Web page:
“We particularly reject the situation whereby our Yoruba nation’s welfare ideology has become practically impossible to implement in the context of the terminal crisis that Nigeria has now plunged into economically.
“To get out of this crisis, we insist on the restructuring of the Nigerian federation so that the federating units would be able to develop and harvest their resources to revive development and economic prosperity for our people,” they stressed.
“Yoruba people express unhappiness with the damage that has been done to our cultural and economic life by the unitary governance structure which has been foisted on Nigeria gradually since independence, and which has drastically limited and constrained our civilization. Many young Yoruba people below 30 years of age have either faint or no idea of historical figures like Fajuyi because Nigeria has stopped the teaching of History in our schools, thereby repressing our culture. There is nothing Nigeria can offer us that can compensate for the relentless erosion of our rich culture which we are proud of and which deserves to be cherished eternally.
“To repair this damage we resolved as follows:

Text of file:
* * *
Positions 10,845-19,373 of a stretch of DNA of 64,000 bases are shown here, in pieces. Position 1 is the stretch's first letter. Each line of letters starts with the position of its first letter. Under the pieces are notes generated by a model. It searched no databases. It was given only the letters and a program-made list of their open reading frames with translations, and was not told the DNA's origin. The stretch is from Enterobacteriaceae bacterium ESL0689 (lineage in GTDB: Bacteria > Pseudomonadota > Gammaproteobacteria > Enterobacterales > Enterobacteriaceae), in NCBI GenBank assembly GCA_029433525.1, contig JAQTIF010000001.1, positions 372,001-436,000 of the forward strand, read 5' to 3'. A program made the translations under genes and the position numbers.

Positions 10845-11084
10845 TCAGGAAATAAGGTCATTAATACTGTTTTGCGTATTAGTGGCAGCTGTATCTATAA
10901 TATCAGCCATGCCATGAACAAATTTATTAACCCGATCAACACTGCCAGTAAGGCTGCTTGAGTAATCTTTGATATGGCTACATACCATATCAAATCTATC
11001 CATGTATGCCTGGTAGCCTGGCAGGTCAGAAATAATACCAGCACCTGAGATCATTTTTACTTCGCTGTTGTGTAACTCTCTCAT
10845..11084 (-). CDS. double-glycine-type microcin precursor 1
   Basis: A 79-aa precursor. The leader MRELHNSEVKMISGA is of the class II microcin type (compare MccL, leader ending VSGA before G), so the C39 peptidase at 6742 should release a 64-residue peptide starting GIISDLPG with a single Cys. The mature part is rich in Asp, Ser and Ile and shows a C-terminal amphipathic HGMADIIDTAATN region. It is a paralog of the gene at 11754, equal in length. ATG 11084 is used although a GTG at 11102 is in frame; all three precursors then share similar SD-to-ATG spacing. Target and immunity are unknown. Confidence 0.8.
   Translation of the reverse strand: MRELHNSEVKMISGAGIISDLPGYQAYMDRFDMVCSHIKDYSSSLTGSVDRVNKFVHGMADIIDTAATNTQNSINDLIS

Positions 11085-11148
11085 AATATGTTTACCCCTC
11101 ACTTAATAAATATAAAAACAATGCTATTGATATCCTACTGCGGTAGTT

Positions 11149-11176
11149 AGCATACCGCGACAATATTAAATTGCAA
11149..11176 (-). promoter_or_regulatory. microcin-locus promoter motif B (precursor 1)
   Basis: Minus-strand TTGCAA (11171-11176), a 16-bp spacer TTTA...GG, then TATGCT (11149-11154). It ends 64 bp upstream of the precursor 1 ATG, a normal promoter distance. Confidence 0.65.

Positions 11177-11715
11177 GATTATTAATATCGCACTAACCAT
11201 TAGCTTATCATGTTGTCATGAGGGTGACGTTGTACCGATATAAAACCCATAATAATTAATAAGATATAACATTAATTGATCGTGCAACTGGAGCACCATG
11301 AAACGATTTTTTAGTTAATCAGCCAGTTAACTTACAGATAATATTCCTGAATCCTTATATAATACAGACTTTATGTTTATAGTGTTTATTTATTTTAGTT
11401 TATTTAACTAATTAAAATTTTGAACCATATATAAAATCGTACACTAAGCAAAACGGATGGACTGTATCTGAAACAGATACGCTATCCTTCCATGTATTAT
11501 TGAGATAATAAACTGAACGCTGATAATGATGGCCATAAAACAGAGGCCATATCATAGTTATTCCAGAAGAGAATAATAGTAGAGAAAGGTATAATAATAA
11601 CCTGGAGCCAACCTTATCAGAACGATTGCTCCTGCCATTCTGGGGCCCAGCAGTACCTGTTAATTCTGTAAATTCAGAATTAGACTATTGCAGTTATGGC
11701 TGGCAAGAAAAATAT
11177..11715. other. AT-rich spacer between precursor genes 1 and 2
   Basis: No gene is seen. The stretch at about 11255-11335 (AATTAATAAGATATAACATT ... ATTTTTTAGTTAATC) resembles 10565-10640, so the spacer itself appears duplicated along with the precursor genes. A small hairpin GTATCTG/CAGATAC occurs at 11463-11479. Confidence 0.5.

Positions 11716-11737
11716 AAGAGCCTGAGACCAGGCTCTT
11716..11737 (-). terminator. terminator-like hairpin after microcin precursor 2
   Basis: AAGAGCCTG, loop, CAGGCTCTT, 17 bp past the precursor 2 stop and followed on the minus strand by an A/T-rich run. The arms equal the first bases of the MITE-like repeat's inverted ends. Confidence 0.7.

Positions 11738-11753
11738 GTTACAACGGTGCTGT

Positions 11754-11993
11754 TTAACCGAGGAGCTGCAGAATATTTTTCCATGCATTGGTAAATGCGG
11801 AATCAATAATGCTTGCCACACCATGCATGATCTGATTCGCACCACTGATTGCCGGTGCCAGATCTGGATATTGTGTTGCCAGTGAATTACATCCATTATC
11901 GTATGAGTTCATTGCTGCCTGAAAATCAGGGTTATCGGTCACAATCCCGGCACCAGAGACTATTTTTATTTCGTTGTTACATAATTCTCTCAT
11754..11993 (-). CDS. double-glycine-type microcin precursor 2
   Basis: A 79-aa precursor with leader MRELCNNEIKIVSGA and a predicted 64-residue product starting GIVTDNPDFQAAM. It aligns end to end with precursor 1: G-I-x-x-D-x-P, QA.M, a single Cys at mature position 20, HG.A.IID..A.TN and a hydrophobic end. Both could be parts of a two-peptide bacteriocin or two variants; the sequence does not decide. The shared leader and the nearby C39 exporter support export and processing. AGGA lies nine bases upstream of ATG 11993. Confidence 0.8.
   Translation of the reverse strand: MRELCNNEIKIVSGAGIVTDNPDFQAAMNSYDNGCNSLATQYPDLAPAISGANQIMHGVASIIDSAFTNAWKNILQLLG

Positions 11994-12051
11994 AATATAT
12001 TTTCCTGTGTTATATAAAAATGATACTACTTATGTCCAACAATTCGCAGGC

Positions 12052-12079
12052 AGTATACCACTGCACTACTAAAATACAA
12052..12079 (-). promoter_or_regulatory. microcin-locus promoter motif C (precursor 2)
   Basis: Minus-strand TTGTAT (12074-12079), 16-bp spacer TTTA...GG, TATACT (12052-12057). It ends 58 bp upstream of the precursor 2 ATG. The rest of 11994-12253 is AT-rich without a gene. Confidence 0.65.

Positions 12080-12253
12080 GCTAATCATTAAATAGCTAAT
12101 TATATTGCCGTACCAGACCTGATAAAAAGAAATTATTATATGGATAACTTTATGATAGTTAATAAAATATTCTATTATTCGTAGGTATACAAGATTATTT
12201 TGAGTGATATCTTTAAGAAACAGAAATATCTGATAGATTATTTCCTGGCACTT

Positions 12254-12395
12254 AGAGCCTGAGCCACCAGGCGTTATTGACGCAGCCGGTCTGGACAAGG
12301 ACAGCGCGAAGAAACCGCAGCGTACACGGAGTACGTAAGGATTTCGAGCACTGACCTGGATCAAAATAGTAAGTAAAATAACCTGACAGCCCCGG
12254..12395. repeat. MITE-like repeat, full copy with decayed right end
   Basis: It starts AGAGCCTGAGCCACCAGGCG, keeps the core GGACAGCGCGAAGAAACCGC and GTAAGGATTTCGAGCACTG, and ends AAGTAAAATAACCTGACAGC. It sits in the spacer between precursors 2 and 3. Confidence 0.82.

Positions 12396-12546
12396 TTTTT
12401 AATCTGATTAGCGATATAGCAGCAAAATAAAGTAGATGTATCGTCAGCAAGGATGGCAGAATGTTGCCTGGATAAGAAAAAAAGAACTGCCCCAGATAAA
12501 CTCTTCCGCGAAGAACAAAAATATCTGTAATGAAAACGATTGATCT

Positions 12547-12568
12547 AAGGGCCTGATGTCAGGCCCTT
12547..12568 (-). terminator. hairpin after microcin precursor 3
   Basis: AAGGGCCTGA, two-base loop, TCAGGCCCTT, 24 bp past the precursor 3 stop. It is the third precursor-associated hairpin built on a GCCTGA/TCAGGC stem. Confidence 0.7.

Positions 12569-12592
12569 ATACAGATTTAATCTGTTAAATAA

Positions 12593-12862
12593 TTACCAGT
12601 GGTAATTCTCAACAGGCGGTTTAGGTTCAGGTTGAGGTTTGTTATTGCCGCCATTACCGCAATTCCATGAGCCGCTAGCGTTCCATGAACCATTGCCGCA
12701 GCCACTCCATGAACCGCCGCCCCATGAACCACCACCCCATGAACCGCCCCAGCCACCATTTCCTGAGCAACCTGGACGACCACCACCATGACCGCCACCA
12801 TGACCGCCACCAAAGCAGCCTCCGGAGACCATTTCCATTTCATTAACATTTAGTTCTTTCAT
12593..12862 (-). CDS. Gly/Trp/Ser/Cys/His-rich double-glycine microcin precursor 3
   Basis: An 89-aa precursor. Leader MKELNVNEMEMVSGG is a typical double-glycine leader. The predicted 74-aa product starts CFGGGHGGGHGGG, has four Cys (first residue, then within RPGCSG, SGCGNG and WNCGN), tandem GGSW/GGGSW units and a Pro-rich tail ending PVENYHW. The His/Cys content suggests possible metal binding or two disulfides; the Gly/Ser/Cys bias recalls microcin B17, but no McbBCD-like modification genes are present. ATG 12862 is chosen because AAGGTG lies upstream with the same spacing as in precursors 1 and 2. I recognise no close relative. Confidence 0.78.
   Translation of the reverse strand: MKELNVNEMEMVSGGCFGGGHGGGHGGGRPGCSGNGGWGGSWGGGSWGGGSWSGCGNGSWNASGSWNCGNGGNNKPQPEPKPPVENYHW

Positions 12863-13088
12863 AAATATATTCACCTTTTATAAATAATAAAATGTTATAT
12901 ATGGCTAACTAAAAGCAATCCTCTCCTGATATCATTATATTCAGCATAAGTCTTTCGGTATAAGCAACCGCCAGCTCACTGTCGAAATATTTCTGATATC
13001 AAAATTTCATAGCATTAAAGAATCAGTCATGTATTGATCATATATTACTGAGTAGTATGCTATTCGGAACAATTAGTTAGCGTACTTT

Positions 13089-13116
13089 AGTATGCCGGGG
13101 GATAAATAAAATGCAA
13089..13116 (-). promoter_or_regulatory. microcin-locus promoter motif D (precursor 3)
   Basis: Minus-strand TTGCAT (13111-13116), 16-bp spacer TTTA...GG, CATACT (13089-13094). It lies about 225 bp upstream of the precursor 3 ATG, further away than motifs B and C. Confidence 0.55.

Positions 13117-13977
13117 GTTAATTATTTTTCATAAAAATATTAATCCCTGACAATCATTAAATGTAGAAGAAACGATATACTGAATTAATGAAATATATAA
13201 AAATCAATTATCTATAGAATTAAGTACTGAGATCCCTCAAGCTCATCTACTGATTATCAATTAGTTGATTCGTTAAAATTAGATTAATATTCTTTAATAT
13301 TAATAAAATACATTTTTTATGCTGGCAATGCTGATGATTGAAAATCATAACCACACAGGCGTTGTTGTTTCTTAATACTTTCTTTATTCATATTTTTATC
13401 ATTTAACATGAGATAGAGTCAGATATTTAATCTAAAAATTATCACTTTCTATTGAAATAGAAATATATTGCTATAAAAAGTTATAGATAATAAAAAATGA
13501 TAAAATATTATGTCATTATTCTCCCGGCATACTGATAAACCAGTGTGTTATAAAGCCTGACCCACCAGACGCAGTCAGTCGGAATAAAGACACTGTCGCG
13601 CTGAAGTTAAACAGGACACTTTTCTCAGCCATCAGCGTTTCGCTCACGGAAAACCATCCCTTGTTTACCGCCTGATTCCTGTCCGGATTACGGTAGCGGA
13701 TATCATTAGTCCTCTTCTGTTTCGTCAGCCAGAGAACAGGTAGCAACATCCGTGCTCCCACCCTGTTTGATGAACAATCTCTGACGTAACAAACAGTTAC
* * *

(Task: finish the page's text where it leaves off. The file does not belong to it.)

“Our state governments are duty bound to restore the teaching of history in our primary and secondary schools, and conduct regional examinations, and issue certificates, on it for our students. Yoruba Language should be a compulsory subject in our schools, and our Houses of Assembly should use it as is now done in the Lagos State House of Assembly.
The Yoruba renaissance will be difficult to achieve without re-enacting the indigenous cultural heritage of the people. Participants resolve that Yoruba language be made the language of instruction in all subjects in all public and private primary and secondary schools in Yoruba territories. That the entire South-West should in the next one decade work to ensure that Yoruba language becomes the grandnorm in cultural, political and economic relations in all Yoruba States.